Warren is clearly hoping that since Rock’s website doesn’t have much other content on it that his announcement is all a bunch of hype, but there are no indications at this point that Rock is merely pretending to run for office. “Sure, maybe this is just a marketing gimmick for a new album or tour,” wrote Warren. “But we all thought Donald Trump was just promoting his reality show, too.” Although in the past, Rock claimed to be more of a Libertarian, he’s definitely staked out political positions familiar to most conservatives. Certainly, at least when it comes to guns, Warren and Rock are on opposite sides of the Second Amendment debate.
In 2013, CNN host Piers Morgan asked Rock if he was the owner of “a lot of guns,” to which Rock responded, “Yes, tons.” Morgan asked Rock if the latter was “safe” using his guns, to which Rock responded, “Yes.” Morgan then asked, “Why do you trust 315 million other Americans to be safe with them?” To this, Rock answered, “‘Cause I got one.” Morgan then asked him, “Do you need to have one for protection?” Rock replied, “I need to have one. When I go to Detroit… I am never in Detroit without my gun. Ever. Right by my side — loaded, ready.” Morgan asked, “And you wouldn’t hesitate to use it?” to which Rock replied, “No, not at all.”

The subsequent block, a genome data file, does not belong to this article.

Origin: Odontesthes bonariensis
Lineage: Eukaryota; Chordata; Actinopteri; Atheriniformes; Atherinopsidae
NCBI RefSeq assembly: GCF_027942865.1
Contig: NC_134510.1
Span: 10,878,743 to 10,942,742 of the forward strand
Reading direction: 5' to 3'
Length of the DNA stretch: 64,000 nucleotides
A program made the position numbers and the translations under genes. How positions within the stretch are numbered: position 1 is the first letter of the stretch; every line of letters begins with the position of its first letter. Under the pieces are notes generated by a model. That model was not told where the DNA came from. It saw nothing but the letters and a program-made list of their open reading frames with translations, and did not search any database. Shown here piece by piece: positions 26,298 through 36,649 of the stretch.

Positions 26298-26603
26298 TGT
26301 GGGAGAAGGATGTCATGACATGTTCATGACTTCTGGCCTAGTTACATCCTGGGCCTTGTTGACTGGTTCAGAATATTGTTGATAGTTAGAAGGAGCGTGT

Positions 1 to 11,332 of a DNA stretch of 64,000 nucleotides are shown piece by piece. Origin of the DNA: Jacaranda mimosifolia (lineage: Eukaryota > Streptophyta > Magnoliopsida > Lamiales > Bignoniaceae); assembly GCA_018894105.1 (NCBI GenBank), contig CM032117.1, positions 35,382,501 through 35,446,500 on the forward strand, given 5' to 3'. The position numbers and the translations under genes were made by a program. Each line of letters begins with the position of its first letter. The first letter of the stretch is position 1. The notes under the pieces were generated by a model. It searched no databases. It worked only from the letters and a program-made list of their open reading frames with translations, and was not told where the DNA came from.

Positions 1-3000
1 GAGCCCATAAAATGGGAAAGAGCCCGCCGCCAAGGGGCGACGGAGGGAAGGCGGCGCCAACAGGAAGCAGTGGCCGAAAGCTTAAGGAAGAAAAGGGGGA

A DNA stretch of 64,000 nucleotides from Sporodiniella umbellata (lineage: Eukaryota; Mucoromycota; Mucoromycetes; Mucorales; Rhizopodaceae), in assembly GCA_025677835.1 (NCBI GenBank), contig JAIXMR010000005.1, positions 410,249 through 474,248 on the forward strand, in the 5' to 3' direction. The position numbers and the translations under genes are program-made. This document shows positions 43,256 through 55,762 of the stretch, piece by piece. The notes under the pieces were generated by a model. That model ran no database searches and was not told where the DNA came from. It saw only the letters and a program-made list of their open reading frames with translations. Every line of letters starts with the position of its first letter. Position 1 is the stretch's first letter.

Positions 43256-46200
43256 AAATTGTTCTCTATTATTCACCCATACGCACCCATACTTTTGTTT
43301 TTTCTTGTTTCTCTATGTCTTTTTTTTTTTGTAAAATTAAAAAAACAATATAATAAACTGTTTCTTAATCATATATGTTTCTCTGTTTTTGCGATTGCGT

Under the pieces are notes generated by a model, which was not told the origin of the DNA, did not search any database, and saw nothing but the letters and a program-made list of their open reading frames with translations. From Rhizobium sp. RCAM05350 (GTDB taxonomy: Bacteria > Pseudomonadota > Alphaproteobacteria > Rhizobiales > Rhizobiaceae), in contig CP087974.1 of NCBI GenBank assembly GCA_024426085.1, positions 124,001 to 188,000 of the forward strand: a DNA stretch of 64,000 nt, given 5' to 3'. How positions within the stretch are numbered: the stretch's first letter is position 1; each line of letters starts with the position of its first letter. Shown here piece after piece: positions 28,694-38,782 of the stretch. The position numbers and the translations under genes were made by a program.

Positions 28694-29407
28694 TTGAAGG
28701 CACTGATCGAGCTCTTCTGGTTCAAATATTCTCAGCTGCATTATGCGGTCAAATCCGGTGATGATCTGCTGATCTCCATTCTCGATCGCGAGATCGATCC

Rock credits musician Hank Williams, Jr. for getting him into hunting. “I always loved guns, but we never really hunted. …[Hank] got me into it, and I finally got the itch; I got the bug. The more time I spent with Hank, well, he just doesn’t do much other than hunt, collect guns and make music. Going to visit him in Tennessee and Alabama was what hooked me; I have to give all the credit to him.” Rock adds, “I like win-wins in life. I like things that are all positive. To me, that’s hunting. You form bonds with other hunters; you eat healthier, and you become better at, well, life. I see hunting as an American tradition. It’s a rite of passage to me. There’s so much family and friendship involved that it’s really just the backbone of this country.”
Previously, Rock sold t-shirts on his website that read, “God, Guns & Trump.” But now, perhaps Rock should alter it to “God, Guns & Senator Kid Rock.” Here’s hoping that Rock’s campaign is the real thing. If it is, we may just see our first Senator who’s previously been nominated for a Grammy.